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How breadboards work

This is a beginner's guide to electronics. It is a simple explanation of breadboards and how they work. Try online breadboard circuits before you go out and buy a breadboard.

Breadboard Clipart

Breadboards are used to make electronic circuits. They are place holders for components in a circuit.

How do you use a breadboard

Electronic components are inserted into holes in the breadboard. Small wires called jumpers are used to connect inserted components. When the circuit is fully connected, it forms a closed loop through which current flows.

Simple circuit for beginners

This circuit makes a light glow by connecting power supply to a light (Light Emitting Diode or LED). A resistor is used to filter excess current and protect the LED.

LED circuit | illustration by Fact-Zap

To replicate the same on a breadboard, we begin by inserting components. Jumper wires are used for connections. Battery is connected to the breadboard. LED glows. If the LED does not glow, connections are checked to make sure it is a closed loop.

Breadboard Wiring | illustration by Fact-Zap

breadboards make it easy to place components and make connections. Changes can be made many times to fine tune the circuit. Electrical engineers use breadboards to test new circuits before making printed circuit boards.

How breadboards work

Take a look inside a breadboard

How breadboards work | illustration by Fact-Zap

Breadboards have three layers. Top layer is plastic with holes. Metal leads of resistors, capacitors and ICs are inserted in to these holes. Under it, is a layer of metal strips. Metal leads of components placed on the breadboard touch the metal strips.
Power rails have horizontal metal strips. Rest of the breadboard has vertical metal strips. Components are interconnected by placing them directly below or on top in one vertical column.

Horizontal metal strips at the top and bottom are called power rails. They are connected to the supply and ground terminals of the power supply.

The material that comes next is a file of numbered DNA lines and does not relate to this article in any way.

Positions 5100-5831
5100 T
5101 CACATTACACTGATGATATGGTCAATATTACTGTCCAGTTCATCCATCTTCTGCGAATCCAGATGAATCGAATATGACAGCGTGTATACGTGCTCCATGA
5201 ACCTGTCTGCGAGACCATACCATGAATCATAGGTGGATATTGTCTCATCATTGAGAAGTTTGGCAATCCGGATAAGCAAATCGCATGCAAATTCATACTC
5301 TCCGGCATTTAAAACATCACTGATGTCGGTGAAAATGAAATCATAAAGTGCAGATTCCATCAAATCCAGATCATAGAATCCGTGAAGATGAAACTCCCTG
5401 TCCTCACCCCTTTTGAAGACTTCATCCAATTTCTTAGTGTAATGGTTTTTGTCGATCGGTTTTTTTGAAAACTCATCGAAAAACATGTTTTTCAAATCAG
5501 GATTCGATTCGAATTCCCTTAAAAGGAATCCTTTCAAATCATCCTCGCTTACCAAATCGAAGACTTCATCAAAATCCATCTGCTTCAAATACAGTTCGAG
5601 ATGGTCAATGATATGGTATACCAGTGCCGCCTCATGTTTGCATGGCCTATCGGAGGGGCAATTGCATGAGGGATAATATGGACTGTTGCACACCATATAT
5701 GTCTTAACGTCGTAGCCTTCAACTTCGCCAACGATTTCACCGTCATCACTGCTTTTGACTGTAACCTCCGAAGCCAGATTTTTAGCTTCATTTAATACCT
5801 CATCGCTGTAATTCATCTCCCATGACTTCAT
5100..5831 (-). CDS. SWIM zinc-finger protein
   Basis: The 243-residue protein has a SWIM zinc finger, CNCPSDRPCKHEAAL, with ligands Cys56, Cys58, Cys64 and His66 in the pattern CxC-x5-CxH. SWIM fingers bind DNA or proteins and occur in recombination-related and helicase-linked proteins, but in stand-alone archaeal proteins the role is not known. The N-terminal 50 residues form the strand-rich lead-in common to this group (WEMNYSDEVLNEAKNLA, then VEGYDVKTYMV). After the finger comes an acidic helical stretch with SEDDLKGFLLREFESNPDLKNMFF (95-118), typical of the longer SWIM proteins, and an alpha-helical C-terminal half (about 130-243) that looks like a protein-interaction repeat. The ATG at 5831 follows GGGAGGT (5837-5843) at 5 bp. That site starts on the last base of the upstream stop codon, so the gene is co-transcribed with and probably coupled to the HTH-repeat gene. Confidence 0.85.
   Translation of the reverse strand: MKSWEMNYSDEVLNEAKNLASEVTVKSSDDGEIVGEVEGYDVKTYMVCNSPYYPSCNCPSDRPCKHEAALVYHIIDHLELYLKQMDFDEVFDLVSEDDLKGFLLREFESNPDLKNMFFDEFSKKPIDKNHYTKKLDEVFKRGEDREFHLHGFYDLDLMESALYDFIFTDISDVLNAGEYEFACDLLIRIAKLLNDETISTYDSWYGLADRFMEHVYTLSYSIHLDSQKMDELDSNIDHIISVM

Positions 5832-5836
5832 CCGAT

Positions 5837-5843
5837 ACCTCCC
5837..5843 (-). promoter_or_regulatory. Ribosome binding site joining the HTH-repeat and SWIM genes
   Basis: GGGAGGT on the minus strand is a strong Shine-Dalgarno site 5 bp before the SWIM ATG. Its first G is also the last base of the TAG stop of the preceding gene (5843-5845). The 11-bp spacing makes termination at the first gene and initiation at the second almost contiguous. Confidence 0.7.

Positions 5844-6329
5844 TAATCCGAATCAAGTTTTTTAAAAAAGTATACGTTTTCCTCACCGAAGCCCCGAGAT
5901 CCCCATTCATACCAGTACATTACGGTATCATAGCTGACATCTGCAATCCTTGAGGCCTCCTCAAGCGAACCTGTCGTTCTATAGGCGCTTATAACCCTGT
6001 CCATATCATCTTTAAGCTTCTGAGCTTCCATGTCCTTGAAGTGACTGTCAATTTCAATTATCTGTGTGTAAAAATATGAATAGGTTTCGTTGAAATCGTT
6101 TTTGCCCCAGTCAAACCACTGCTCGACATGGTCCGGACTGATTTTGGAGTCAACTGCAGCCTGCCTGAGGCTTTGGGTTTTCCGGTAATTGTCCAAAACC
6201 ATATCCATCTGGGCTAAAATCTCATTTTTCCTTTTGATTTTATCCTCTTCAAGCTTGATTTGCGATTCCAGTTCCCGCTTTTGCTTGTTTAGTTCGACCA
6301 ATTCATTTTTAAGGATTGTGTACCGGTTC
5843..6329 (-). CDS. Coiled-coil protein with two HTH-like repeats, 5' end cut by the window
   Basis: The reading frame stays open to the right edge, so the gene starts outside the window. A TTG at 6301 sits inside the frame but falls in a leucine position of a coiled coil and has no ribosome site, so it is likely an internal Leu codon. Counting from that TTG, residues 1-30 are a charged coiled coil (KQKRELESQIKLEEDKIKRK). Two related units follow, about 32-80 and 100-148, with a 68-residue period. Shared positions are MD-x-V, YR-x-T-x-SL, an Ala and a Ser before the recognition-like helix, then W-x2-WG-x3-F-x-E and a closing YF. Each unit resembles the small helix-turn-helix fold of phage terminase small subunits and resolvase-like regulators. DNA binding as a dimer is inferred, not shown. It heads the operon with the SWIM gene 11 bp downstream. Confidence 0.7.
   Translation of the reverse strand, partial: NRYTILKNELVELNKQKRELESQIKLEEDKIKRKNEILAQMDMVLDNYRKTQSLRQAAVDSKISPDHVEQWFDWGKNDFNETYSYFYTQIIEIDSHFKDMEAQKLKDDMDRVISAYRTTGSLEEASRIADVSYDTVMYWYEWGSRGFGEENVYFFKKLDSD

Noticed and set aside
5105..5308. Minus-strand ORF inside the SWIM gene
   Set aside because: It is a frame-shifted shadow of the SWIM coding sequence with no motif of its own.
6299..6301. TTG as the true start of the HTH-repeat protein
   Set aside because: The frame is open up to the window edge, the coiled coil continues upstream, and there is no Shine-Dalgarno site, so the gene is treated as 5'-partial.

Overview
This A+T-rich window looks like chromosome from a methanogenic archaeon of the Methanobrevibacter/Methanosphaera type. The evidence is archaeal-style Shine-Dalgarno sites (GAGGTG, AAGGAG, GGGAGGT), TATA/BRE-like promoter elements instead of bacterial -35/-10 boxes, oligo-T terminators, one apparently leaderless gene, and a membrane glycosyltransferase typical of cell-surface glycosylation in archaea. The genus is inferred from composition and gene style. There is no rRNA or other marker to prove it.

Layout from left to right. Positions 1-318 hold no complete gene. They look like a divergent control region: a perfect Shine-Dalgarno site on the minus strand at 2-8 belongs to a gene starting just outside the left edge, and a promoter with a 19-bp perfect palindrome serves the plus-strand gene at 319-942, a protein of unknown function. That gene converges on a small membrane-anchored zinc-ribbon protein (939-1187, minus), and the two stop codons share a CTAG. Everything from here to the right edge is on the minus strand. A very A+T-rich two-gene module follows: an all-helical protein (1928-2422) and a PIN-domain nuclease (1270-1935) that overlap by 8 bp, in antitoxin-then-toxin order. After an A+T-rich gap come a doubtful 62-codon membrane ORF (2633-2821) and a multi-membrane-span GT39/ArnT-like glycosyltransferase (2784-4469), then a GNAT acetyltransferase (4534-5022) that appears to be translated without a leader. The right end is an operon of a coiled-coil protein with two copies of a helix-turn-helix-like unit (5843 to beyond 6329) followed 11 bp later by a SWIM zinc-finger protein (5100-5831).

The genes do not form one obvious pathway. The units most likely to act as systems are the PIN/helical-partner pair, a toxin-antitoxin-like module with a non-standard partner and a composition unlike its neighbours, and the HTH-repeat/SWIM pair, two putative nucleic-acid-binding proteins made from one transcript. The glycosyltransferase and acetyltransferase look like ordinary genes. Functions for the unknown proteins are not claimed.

Most breadboards have dividers in between. Divider separate the breadboard in to two sections. Both sections have no interconnections. They are used to insert ICs and switches.

Parallel circuits in breadboards

Serial vs Parallel COnnections | illustration by Fact-Zap

If a ciruit has two LEDs wired one after the other, it is called serial circuit. If the LEDs are connected parallel to each other such that they receive the same amount of current at the same place in the circuit, it is a parallel circuit.

In a serial circuit, voltage changes for every component in the circuit. But in parallel circuits, voltage is the same for all components connected in parallel.

Virtual breadboard

Virtual breadboards help beginners learn circuit design. Virtual breadboards are simulations of real breadboards. They can be used on computers and mobile devices. They come with drag and drop features and a library of electronic components to choose from.

Students drag and drop a breadboard in to the work area. Then add electronic components to the breadboard, draw connections between them. The app shows the working circuit. It points out mistakes and gives warnings.

Beginners find it helpful to use virtual breadboard first, before they start hands on with real breadboard circuits.


TinkerCAD is a free application for making circuits online. It has step by step tutorials on circuits, 3D printing and Arduino programming. For beginners, TinkerCAD is a good place to start self learning circuits. Signing up for free is all that it takes.

Fusion360 and KiCAD are free tools for experienced designers. Industries use paid and licensed tools with advanced simulation capabilities.

Start tinkering with TinkerCAD and enjoy learning circuit designing. Before long, you will be an experienced PCB designer. Start learning now.